LOVE CITY

Listen to my podcast about the history of beloved pieces of American culture.

“Love City” is a show that will explore the life story of our favorite cultural items. A show that will ask what are the things we love and why do we love them and who are the major influencers who led these things to cultural prominence.

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Love City Episode One: Notes

00:14 That’s the HamilTones, proteges of Anthony Hamilton. They sang live at an NYU panel I did on Prince, a panel that included Questlove, Spike Lee and Alan Light who wrote a book about Prince and mentored me long ago when I was an intern at Rolling Stone.

00:15 I was happy that Anthony and the HamilTones did Adore and that they let me start the show with it because Adore is one of my top 5 favorite Prince songs. Incredibly well-written. When the angels are watching them make love and crying? That kills me. What an image. I tried to fill out my top five best written Prince songs and I found I could not narrow it down to five. I could not subtract any from this list: Sister. Let’s Go Crazy. International Lover. Sometimes It Snows In April. Darling Nikki. If I Was Your Girlfriend. Another Lonely Christmas. How Come U Don’t Call Me Anymore. When Doves Cry. Nothin Compares 2 U. How do I narrow down from that???

00:56 I was at work on this episode months before Prince died. It was meant as a further exploration into the man, a study I started with my book I Would Die 4 U: Why Prince Became An Icon. At the moment the news of his death began seeping out I was giving a speech in Michigan. When I came off the stage a woman told me he had died and I looked at her in shock. I think I’m still in shock. I’m definitely still numb. I loved Prince. He’s been part of my life since I was a kid. I remember loving him as early as the time when the song “Controversy” was hot so I was already a Prince fan when he exploded in 1984 with Purple Rain. But the moment I knew I was a true Prince fan was when I was in high school, in my room, reading Rolling Stone magazine’s review of Around the World In A Day, which was not positive, and I was confused. Because I loved that album. Everyone loved Purple Rain, but true fans also loved Around the World In A Day. An album of great beauty and a quirky vision and a smaller scope. It was peculiar and I loved it. Pop Life?!? But in the 80s I loved everything Prince did. Except for Batman. But that’s another story.

1:19 I remember one Prince after show in the mid-90s at Club USA, a huge space in Times Square run by legendary nightclub owner Peter Gatien. USA was hot. Prince went on at about 2:30am. Did a few songs and rocked the place. Same thing he did all over the world. Put on a killer concert, then show up at some much smaller spot, and do an amazing, intimate set there. Body don’t wanna quit, gotta get another hit.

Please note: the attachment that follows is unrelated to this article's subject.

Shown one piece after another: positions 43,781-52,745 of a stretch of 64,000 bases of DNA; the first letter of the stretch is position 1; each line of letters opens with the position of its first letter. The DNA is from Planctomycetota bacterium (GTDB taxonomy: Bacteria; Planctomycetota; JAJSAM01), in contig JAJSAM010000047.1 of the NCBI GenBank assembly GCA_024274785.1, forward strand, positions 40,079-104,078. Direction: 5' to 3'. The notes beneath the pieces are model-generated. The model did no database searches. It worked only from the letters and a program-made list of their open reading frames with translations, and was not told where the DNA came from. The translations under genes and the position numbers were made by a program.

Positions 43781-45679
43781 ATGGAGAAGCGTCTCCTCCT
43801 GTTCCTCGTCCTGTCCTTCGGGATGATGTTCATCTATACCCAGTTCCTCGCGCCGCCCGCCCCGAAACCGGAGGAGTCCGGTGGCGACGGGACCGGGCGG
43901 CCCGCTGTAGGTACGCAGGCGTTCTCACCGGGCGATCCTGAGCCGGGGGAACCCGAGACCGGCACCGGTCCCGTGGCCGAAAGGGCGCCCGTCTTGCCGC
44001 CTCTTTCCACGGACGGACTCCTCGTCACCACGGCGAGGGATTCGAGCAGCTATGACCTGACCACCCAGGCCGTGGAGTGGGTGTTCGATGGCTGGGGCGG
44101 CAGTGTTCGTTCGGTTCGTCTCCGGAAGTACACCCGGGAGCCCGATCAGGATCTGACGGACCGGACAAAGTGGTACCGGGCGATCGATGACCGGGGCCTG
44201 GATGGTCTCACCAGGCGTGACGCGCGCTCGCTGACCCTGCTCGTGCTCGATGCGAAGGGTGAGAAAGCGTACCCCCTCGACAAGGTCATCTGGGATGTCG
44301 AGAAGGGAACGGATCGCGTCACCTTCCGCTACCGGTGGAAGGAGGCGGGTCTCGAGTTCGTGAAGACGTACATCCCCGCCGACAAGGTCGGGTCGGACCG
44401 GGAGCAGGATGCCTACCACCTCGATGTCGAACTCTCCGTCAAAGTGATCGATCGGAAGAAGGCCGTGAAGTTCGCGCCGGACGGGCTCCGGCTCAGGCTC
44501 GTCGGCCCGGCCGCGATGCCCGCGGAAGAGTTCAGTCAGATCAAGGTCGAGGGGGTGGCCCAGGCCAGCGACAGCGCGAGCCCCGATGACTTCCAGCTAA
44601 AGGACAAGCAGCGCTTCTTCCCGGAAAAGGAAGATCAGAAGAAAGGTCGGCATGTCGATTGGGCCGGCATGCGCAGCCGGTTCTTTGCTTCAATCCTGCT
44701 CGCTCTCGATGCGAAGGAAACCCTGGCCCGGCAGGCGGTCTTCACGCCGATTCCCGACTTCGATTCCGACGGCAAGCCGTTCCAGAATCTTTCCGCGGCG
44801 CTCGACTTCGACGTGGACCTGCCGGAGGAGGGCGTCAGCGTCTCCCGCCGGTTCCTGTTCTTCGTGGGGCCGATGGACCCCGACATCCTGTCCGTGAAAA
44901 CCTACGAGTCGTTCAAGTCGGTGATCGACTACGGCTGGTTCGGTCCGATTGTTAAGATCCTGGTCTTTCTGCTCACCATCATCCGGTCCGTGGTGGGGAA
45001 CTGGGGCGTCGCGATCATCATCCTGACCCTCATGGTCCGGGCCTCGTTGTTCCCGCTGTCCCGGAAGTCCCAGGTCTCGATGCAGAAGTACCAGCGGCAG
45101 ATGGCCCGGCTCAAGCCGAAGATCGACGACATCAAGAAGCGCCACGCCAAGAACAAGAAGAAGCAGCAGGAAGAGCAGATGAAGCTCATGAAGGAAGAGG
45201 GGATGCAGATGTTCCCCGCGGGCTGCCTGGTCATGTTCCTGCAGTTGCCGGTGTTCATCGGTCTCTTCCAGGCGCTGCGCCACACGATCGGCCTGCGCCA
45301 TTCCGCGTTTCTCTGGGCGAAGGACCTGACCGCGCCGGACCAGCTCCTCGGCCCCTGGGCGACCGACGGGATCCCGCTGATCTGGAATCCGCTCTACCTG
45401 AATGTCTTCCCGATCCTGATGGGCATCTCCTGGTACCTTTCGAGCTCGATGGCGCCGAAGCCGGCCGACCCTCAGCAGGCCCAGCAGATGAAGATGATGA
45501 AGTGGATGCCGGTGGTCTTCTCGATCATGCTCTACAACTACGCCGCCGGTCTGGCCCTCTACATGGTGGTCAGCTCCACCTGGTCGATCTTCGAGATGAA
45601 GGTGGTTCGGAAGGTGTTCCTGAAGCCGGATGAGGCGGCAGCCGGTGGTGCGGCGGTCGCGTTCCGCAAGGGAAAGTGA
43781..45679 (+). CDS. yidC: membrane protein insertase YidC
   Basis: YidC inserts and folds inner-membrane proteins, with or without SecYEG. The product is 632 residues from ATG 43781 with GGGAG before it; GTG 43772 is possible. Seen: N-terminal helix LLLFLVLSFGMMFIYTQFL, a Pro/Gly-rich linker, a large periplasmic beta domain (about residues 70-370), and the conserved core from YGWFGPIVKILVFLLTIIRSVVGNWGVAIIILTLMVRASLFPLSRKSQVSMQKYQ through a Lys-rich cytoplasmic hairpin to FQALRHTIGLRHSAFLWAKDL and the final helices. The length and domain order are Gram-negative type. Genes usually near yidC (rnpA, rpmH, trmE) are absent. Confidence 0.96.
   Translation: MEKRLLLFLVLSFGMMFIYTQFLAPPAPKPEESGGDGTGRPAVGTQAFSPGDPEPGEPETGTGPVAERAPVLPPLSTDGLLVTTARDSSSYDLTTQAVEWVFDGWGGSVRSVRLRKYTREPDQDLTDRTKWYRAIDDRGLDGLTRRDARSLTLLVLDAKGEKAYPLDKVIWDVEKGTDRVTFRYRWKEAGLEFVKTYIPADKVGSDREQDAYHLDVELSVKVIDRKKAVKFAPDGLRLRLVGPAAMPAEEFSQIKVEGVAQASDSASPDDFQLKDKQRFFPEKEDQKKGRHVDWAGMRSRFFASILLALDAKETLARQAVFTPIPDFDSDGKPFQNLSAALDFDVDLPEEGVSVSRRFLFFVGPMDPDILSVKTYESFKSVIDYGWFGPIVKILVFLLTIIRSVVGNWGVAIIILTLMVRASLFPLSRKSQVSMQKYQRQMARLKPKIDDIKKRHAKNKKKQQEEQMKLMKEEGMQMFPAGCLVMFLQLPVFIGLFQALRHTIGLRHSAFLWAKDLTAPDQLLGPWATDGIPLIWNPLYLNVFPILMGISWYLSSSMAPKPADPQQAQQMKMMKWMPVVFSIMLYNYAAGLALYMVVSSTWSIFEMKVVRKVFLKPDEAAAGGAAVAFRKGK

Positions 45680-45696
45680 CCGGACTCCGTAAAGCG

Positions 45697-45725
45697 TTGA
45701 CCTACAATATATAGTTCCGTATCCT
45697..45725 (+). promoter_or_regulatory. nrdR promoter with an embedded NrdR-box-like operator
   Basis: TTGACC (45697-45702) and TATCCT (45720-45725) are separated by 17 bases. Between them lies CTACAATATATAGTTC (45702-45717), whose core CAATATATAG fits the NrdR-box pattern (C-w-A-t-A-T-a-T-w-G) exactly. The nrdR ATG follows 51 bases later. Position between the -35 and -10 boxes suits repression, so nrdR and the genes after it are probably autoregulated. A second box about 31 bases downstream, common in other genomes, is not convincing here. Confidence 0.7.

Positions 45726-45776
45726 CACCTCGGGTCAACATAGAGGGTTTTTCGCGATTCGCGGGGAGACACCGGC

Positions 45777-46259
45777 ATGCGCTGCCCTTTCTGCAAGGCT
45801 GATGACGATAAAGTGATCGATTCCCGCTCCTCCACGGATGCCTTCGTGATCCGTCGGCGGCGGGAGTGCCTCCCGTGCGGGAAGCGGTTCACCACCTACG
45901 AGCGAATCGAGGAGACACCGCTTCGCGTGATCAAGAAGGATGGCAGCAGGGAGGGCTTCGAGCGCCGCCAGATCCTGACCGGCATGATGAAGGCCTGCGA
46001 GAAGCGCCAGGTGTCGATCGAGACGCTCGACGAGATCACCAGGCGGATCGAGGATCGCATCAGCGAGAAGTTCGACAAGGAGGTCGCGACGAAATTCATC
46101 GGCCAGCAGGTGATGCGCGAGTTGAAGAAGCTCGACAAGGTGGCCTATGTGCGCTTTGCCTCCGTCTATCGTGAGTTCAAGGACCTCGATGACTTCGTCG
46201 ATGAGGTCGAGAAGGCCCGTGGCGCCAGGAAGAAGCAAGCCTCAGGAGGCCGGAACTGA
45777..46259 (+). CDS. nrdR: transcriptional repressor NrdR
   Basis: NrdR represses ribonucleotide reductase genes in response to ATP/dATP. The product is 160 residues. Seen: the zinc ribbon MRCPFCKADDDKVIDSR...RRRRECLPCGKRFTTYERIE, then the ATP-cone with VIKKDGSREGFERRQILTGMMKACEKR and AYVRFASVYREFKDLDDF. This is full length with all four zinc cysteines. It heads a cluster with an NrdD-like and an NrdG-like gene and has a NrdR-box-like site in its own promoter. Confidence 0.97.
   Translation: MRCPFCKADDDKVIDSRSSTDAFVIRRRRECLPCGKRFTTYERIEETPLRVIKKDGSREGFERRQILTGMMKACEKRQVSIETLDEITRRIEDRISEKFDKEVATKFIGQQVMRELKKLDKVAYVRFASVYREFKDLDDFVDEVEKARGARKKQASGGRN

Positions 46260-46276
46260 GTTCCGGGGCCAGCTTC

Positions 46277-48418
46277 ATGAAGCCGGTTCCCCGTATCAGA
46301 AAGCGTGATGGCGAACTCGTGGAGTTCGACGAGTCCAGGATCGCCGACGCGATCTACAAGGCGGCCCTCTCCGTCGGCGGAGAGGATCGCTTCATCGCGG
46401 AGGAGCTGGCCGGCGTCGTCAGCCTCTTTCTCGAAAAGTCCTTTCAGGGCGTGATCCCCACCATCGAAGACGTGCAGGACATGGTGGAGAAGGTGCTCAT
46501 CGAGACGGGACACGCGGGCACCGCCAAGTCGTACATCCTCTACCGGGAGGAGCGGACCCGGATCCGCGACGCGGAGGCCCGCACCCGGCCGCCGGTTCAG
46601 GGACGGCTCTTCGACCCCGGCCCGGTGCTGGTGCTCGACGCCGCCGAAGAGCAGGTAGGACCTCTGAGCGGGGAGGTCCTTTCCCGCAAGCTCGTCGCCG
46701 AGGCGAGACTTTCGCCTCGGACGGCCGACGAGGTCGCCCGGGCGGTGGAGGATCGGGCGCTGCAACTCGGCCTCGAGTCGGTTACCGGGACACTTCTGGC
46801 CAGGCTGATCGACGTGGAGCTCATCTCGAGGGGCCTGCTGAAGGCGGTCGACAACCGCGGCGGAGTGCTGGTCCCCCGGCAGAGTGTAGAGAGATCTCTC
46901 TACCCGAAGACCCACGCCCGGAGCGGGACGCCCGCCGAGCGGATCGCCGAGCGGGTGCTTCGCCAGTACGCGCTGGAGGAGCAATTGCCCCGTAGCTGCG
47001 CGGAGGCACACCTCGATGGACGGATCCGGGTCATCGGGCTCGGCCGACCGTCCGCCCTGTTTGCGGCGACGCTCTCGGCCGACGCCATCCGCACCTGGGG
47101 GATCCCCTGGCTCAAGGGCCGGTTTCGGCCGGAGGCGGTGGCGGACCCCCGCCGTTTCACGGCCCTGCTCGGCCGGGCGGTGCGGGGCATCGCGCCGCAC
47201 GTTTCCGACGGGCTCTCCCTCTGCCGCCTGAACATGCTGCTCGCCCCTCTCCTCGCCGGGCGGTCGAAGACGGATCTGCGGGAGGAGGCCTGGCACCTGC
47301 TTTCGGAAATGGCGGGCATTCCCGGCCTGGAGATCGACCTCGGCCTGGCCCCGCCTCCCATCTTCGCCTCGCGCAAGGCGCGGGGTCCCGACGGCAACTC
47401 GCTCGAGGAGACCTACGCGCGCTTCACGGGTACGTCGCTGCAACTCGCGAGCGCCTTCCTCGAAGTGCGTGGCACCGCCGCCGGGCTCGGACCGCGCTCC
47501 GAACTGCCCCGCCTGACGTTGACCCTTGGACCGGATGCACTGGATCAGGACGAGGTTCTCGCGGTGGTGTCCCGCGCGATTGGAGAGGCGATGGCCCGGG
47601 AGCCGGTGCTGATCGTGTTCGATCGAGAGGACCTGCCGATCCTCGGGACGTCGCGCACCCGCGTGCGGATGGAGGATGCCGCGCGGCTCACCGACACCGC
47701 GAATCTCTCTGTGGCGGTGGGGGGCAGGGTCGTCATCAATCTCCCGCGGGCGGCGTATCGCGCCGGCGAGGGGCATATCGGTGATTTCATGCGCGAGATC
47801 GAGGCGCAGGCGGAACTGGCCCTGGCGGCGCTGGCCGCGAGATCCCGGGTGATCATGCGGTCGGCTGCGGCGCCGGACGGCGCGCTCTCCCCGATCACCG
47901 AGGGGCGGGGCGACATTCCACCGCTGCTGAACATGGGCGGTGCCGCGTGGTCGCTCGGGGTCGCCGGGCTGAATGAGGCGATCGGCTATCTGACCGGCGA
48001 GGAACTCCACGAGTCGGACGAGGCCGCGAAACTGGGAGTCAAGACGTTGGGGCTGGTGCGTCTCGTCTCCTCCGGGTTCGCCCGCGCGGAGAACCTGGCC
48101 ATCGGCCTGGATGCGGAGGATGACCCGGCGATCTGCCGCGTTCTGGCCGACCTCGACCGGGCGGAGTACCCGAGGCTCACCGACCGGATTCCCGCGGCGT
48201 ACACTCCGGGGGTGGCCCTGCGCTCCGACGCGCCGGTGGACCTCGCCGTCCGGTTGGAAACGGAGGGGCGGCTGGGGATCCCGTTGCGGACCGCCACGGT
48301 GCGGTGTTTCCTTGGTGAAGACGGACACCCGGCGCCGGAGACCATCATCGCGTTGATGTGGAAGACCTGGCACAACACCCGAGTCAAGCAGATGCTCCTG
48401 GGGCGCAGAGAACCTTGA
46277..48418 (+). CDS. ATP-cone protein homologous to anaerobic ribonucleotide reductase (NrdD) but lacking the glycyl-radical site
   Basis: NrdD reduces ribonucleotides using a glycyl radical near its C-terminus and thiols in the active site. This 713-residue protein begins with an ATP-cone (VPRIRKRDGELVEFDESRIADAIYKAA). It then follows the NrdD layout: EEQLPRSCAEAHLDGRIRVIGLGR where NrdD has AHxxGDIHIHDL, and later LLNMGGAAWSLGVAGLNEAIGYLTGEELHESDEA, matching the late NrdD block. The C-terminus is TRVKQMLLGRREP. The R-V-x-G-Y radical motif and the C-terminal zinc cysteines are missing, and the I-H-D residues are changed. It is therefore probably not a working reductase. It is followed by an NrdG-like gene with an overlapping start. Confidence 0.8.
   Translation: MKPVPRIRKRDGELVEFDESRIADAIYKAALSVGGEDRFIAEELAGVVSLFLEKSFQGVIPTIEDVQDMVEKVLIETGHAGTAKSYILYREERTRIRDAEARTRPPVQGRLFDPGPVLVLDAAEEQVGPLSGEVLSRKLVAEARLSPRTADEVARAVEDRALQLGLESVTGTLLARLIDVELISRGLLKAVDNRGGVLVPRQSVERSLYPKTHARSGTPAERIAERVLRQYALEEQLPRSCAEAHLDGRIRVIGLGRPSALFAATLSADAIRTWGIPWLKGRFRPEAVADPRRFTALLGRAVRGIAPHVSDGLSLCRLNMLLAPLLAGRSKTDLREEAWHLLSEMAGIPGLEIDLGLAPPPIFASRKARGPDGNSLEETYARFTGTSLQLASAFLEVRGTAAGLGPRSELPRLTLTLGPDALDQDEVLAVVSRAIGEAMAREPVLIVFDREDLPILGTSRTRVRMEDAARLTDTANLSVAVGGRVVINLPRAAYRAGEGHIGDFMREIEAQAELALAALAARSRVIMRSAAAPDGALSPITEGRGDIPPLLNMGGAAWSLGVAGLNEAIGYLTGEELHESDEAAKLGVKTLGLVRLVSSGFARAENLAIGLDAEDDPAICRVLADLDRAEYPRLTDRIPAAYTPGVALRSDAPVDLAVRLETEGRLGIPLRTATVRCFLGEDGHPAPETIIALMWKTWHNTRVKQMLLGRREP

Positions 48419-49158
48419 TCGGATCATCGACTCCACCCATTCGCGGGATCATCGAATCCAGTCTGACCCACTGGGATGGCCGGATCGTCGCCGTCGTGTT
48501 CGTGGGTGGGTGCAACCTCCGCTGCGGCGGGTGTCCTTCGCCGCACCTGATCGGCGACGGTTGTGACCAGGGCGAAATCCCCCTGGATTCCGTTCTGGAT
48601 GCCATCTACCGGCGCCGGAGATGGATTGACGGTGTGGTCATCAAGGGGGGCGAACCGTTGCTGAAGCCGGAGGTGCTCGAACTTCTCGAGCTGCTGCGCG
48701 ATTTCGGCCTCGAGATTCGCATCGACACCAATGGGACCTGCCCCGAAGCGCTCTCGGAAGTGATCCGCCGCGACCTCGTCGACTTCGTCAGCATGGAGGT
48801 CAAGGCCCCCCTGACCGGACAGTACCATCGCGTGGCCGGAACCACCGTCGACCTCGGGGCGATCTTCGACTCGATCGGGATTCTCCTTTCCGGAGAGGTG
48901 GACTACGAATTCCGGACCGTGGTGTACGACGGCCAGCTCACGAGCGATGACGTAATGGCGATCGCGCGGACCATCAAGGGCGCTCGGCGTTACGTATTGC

1:28 That night at SOB’s when Prince, Questlove and D’Angelo played together, vamping through Brown Sugar, was everything.

2:18 My Prince book is the result of a series of lectures I gave about Prince at Harvard. That came about after I interviewed Skip Gates for my book Who’s Afraid of Post-Blackness: What It Means To Be Black Now. Gates invited to give a series of lectures on culture the following year. I said I could be happy spending a year thinking about Prince and obsessively listening to his songs. So I dove into the relationship between Prince and Gen X. Because Prince himself may have been a late Boomer but he was a seminal Gen X hero. Delivering the Harvard lectures was a thrill and an honor. Part one is here: https://www.youtube.com/ watch?v=61z39DLwOAg

The first night I was there I started writing a piece about a Black boy who had recently been killed. I struggled with what to say, then threw out that failed first start and started anew. This time it all came together quickly. Far faster than words ever do for me. In about 15 minutes I had written what would become one of the most popular pieces I’ve ever done about Trayvon Martin and what Black parents should tell their children, “How to Talk to Young Black Boys About Trayvon Martin.

2:25 I always thought I’d see Prince again. The last time was so nonchalant. He was in a VIP space at BB King’s, waiting for a concert. I say space because it was just a cordoned off little area. He was married to Manuela Testolini then. I remember my wife talking to her as I chatted with him for a moment. Wish I could remember about what but it was… normal. The moment felt normal. I said wassup, he remembered me, and we kicked it for a few moments. He didn’t speak with the flowery Shakespearean affect that he had when I interviewed him. He was just… cool.

5:10 When Dez says Prince talked about them as a “multi-cultural Rolling Stones,” I think that really means—a Black band that’s badass and derives a lot of energy from having a big frontman and a charismatic #2 on guitar. He’s referring to that band structure, not the white-boys-who-made-blues thing that is the Stones.

5:29 The thing about when Prince says he has a “dirty mind” is that he says he has it “whenever I’m around you.” The character in the song is spurred to sexual thoughts by a specific woman. So it seems like he’s making a declaration of his own nastiness, but really, it’s a love song. He’s saying, I get hot for you. I Love This Prince Performance

5:53 When Prince opened up for the Stones it was largely a disaster. 80s Stones fans were not ready for this tiny Black guy in leg warmers and high heels. At a show in California the audience threw things, like bottles of Jack Daniels. The band fled the stage. Prince got in his limo and went straight to the airport and flew back to Minneapolis. Mick and Keith called him and begged him to come back for the next show. He came back and this time the audience threw even more stuff. And Prince and them ran offstage again.